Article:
In "The Open Window," are the brilliance and the evil compatible?
Fifteen-year-old Vera is by far the most interesting and likable character in Saki's story. She is obviously a brilliant girl, but not necessarily evil, more mischievous and rebellious than evil.
She is obviously brilliant to be able to concoct such a story and, not only narrate it, but direct and produce it, so to speak. She has to invent the story and then have it fit the characters as they appear in person and as they speak the appropriate dialogue. She has seen the same setting and the same performance for so many tea-times that it is driving her a bit bonkers. Then at the climax, she herself has to become one of the actors and pretend to be horrified at what she sees through the open window.
The fact that Vera has a brilliant mind probably explains why she is behaving as she does. She is bored in this country manor where nobody ever talks about anything but shooting birds. Even her aunt Mrs. Sappleton seems to be so brainwashed by the conversations of her husband and her two brothers that she can only think about the same subject.
She rattled on cheerfully about the shooting and the scarcity of birds, and the prospects for duck in the winter.
Vera, of course, knew that her aunt would be talking about the shooting and the scarcity of birds, and the prospects for duck in the winter. It is hardly surprising that there should be a scarcity of birds, since the three males go out killing them every day.
Vera is rebellious and resentful. What is there for a fifteen-year-old girl of her social class to do except read books and contemplate mischief. She resents the fact that her aunt has sent her down to play hostess to Framton Nuttel because she sees that Mrs. Sappleton is trying to shape her into another mindless domestic matron like herself. She would probably like to go out hunting, but she can't do that, of course, because it would not be ladylike. What is ladylike is to look decorative, to feel suffocated, and to wait patiently for the heroic men to come back covered with mud and carrying their bloody trophies.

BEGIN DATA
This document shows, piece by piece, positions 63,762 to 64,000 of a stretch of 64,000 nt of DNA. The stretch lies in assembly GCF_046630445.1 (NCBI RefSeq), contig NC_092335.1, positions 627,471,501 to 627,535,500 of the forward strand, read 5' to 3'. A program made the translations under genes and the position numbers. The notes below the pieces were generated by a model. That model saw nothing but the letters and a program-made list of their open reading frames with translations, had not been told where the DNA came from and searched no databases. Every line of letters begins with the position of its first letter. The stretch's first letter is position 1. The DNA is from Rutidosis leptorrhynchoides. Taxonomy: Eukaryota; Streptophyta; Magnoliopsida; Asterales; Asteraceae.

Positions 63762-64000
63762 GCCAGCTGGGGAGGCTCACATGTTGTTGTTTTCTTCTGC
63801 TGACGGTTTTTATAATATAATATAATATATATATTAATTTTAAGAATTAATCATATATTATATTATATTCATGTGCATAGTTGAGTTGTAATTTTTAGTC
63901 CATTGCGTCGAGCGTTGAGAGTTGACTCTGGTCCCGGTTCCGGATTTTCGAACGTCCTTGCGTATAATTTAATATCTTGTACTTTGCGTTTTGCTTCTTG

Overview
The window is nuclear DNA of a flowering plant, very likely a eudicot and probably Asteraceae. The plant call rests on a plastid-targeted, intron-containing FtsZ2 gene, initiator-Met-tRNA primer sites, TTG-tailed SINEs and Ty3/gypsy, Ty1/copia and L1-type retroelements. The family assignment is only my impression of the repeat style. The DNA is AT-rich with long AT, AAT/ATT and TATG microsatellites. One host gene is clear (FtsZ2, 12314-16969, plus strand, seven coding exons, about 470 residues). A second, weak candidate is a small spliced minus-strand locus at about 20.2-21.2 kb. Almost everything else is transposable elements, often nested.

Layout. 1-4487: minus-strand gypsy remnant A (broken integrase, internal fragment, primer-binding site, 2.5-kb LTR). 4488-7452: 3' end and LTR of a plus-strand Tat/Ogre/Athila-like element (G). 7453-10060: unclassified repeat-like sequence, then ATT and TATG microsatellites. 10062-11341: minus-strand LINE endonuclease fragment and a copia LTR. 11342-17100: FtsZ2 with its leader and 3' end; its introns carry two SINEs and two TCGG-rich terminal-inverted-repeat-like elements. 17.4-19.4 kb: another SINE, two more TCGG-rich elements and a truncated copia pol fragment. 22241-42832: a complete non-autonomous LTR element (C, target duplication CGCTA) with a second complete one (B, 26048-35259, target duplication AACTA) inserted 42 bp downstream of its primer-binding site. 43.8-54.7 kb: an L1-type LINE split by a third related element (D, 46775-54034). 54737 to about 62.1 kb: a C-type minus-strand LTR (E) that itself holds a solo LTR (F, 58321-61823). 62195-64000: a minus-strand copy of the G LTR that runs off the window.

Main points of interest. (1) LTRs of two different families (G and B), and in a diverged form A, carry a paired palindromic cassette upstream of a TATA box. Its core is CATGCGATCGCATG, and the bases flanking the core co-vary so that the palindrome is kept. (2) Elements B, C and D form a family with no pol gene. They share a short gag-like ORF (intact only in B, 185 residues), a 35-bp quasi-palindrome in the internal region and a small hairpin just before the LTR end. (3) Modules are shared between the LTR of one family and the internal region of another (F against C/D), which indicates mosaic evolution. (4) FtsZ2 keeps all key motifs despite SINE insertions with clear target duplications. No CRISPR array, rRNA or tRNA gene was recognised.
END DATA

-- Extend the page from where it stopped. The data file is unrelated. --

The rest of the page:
It is because she is brilliant that she is resentful and angrier than she herself realizes; and it is because she is resentful and angry that she is mischievous. Unfortunately for poor Framton Nuttel, he becomes the focus of her bad feelings. Instead of getting the sympathy and commiseration he is seeking, Vera immediately understands that he is the perfect victim for a practical joke. Here is the one actor who has been missing from the cast of characters, the one who has been needed for the production to be staged. Instead of playing the perfect junior hostess, she plays exactly the opposite. Instead of making him feel at home,
Framton grabbed wildly at his stick and hat; the hall-door, the gravel-drive, and the front gate were dimly-noted stages in his headlong retreat. A cyclist coming along the road had to run into the hedge to avoid an imminent collision.
He doesn't just run out of the house but keeps on running all the way down the road and out of sight. If we finid this paragraph amusing, then we can hardly consider Vera evil. We are secretly sharing her secret amusement. No one but Vera and the reader can understand what made this stranger behave as he did.
"Who was that who bolted out as we came up?"
"A most extraordinary man, a Mr. Nuttel," said Mrs. Sappleton; "could only talk about his illnesses, and dashed off without a word of good-bye or apology when you arrived. One would think he had seen a ghost."